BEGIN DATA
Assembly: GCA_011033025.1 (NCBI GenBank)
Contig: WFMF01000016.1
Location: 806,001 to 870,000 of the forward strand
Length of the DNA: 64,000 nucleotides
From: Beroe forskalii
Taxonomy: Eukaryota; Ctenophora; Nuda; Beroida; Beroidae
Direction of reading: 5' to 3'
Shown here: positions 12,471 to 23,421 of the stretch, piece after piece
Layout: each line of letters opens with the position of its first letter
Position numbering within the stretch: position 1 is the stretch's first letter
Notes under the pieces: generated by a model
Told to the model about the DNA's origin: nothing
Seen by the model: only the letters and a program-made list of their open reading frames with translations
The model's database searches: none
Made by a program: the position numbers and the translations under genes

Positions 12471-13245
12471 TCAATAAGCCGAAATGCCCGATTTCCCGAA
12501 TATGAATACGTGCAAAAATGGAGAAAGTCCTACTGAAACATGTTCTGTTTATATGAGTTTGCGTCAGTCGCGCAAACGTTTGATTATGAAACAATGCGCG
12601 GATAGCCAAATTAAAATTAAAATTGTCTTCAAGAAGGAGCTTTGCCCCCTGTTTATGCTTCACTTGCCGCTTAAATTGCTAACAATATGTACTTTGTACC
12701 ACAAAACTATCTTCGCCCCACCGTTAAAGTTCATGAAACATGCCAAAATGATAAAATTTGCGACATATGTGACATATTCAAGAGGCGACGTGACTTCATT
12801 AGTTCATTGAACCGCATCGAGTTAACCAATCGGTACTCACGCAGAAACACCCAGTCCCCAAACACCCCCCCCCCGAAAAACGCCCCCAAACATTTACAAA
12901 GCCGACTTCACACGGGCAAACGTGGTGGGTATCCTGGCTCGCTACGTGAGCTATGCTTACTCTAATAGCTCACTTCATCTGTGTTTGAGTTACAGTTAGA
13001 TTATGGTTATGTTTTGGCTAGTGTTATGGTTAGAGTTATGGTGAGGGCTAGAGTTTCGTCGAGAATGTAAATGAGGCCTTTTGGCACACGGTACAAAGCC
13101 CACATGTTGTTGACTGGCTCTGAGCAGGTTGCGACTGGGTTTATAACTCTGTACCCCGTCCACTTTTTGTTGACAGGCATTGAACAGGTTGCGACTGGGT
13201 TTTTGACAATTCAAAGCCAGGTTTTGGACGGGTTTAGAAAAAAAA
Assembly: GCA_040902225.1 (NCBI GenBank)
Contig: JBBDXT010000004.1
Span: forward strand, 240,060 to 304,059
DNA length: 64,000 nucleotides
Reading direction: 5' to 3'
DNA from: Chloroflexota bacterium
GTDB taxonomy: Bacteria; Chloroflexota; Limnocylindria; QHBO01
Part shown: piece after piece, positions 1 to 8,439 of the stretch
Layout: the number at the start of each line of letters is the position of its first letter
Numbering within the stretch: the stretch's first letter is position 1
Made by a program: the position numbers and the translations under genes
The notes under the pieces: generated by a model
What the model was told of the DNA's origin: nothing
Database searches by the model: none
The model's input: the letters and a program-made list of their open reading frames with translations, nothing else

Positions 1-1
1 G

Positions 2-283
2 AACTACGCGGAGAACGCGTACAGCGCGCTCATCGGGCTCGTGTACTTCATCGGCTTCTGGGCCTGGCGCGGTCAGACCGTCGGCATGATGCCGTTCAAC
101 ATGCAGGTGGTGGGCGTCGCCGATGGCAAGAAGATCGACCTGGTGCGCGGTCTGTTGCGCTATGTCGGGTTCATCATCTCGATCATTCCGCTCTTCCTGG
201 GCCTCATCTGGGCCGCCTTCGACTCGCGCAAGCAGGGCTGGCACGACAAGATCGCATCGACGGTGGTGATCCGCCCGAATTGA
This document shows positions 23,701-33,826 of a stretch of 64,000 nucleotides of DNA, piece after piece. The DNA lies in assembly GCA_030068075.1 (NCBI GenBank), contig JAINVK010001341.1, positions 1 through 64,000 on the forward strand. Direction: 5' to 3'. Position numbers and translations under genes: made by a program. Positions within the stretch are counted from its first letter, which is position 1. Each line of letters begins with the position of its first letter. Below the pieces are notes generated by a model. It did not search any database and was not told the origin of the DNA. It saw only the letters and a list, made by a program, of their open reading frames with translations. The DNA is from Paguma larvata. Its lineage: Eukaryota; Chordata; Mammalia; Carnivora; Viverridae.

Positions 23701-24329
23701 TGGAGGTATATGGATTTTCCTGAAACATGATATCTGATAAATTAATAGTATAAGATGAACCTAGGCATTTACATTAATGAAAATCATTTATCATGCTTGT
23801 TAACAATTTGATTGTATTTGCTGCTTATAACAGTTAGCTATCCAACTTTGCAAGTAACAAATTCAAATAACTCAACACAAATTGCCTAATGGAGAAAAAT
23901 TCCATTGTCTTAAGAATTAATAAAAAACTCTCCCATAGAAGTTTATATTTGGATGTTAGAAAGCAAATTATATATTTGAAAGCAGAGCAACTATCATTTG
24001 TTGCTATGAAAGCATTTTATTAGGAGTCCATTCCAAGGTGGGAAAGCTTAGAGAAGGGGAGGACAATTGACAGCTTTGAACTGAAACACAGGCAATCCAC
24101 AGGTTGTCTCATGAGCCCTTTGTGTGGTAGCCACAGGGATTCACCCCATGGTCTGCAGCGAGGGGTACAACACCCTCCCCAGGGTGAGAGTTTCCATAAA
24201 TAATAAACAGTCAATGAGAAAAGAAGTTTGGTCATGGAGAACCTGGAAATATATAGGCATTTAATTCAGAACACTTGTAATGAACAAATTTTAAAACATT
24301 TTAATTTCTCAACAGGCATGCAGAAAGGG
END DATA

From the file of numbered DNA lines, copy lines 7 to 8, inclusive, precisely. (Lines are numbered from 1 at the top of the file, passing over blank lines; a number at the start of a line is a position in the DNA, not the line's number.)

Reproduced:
Direction of reading: 5' to 3'
Shown here: positions 12,471 to 23,421 of the stretch, piece after piece